Document Type : Original Article
Department of General Medicine, Krishna Institute of Medical Sciences (Deemed-to-be) University, Karad, Maharashtra, India.
Background:Coronary angiography performed during acute coronary syndrome (ACS) reveals different morphologies of the coronary artery such as occlusion, thrombosis, and stenosis. However, in some cases of ACS, angiography shows normal coronaries. Thus, we aimed to evaluate the pattern of coronary artery disease (CAD) in various cases of ACS using coronary angiography.
Methods:In this prospective study, 100 patients of either gender, aged above 18 years, with the chief complaint of typical chest pain and electrocardiographic abnormalities consistent with ACS, who underwent coronary angiography within 48 hours of admission were studied for angiographic patterns. Statistical analysis was performed using software R, version 3.6.0.
Results:The study population was comprised of 100 patients, of whom the majority were men (60%). The mean age was 56.86 ± 12.79 years. Most of the patients had unstable angina (39%), ST-elevation myocardial infarction (31%), and non–ST-elevation myocardial infarction (30%), followed by single-vessel disease (33%), double-vessel disease (19%), and triple-vessel disease (19%). The left anterior descending (LAD) was the most common artery involved (61%) with 31% of complex and diffuse lesions. Among patients with risk factors, including diabetes and hypertension, 41% had vessel occlusions. Statistically, no significant association was found between risk factors and angiographic findings (P = 0.193). A linear positive correlation was found between total cholesterol and the percentage of the vessel occlusion of an individual epicardial artery (LAD: 0.12r [P = 0.233], left circumflex: 0.104r [P = 0.302], and left main coronary artery: 0.016r [P = 0.869]).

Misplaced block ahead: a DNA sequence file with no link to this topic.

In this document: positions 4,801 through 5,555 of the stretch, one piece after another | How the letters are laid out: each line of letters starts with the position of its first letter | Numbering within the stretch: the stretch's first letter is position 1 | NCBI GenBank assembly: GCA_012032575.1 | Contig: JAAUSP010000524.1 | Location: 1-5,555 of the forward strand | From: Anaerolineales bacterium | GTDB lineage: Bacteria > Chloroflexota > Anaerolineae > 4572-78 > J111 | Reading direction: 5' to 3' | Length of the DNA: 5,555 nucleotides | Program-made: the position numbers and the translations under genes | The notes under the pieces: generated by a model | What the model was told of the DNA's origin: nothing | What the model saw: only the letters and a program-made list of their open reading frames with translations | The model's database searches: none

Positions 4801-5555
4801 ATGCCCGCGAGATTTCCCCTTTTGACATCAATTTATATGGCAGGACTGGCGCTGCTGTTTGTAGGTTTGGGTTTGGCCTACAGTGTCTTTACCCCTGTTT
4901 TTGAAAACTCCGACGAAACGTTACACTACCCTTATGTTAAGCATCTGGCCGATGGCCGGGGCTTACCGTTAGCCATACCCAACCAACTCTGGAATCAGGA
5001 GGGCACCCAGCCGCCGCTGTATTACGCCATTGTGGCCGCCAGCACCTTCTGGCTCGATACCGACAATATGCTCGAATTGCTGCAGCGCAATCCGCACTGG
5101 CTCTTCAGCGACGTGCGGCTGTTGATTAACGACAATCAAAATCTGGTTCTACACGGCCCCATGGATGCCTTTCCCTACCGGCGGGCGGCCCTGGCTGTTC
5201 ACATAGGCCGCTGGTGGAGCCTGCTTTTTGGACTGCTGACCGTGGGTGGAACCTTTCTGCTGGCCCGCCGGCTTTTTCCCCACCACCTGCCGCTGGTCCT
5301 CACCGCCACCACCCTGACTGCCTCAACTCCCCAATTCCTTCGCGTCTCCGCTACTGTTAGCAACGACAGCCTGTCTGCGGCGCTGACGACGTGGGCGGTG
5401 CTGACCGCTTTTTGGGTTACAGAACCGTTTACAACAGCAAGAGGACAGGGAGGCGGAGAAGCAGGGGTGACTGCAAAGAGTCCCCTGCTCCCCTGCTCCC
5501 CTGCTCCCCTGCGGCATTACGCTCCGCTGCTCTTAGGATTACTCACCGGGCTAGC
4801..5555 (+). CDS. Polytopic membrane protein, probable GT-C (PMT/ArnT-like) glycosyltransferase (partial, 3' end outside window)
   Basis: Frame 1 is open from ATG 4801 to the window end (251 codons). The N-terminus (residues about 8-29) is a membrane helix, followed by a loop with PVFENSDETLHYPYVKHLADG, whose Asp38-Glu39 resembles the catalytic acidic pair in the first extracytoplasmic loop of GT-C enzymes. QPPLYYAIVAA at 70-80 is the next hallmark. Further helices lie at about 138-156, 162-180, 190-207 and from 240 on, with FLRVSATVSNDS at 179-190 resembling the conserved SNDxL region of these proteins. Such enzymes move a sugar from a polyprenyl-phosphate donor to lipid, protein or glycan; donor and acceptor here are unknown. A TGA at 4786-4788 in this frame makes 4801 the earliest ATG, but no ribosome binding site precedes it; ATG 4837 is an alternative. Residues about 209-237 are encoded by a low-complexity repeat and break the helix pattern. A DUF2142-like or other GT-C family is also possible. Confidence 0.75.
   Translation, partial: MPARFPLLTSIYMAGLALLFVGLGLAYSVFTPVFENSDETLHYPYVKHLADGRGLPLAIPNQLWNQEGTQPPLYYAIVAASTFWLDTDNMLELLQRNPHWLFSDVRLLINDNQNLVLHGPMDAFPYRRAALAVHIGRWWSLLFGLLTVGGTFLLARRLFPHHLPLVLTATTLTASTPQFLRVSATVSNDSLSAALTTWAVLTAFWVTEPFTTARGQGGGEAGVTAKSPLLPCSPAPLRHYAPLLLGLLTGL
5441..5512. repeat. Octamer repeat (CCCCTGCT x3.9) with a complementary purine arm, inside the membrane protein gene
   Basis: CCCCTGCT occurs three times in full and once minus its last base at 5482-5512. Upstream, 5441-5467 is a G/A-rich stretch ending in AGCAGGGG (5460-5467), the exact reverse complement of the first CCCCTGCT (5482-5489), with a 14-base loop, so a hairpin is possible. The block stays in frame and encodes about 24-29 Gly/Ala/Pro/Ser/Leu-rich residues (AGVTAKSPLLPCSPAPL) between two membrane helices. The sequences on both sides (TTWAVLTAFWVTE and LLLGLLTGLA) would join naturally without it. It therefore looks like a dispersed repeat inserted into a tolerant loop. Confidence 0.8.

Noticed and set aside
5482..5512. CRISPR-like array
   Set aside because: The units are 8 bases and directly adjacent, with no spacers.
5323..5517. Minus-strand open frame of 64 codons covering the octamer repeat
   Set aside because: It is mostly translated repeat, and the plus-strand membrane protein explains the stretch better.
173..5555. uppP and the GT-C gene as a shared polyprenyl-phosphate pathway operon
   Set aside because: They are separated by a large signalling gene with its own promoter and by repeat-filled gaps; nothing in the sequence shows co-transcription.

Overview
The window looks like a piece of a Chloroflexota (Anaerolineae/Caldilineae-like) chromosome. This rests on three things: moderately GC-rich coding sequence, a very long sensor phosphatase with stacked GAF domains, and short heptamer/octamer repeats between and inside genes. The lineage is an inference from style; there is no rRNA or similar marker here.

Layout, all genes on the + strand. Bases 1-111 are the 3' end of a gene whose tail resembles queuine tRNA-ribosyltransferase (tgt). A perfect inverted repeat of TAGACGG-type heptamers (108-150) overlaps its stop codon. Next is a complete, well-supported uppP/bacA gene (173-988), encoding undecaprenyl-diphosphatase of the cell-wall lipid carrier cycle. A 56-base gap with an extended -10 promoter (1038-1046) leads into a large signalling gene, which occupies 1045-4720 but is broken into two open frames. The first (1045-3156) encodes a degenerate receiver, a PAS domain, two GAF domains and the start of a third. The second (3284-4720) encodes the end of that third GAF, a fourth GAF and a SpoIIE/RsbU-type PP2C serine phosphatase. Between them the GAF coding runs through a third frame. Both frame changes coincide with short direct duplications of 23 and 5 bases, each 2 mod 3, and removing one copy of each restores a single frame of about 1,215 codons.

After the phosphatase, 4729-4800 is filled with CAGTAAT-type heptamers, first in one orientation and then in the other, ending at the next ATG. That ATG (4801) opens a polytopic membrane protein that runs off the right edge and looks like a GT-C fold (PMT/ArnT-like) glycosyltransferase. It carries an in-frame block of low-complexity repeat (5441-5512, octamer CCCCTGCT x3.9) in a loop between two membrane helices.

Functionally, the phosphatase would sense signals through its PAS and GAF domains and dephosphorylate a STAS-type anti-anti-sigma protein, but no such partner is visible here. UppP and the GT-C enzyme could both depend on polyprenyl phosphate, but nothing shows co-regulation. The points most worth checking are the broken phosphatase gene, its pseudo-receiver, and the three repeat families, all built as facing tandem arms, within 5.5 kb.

Conclusions:Coronary angiography revealed a high incidence of multiple-vessel disease in our patients with hyperlipidemia, diabetes, and hypertension. However, it showed normal coronaries in a few patients with ACS. Therefore, coronary angiography may not always be useful in the detection of the etiology of myocardial ischemia in every patient. (Iranian Heart Journal 2021; 22(1): 42-48)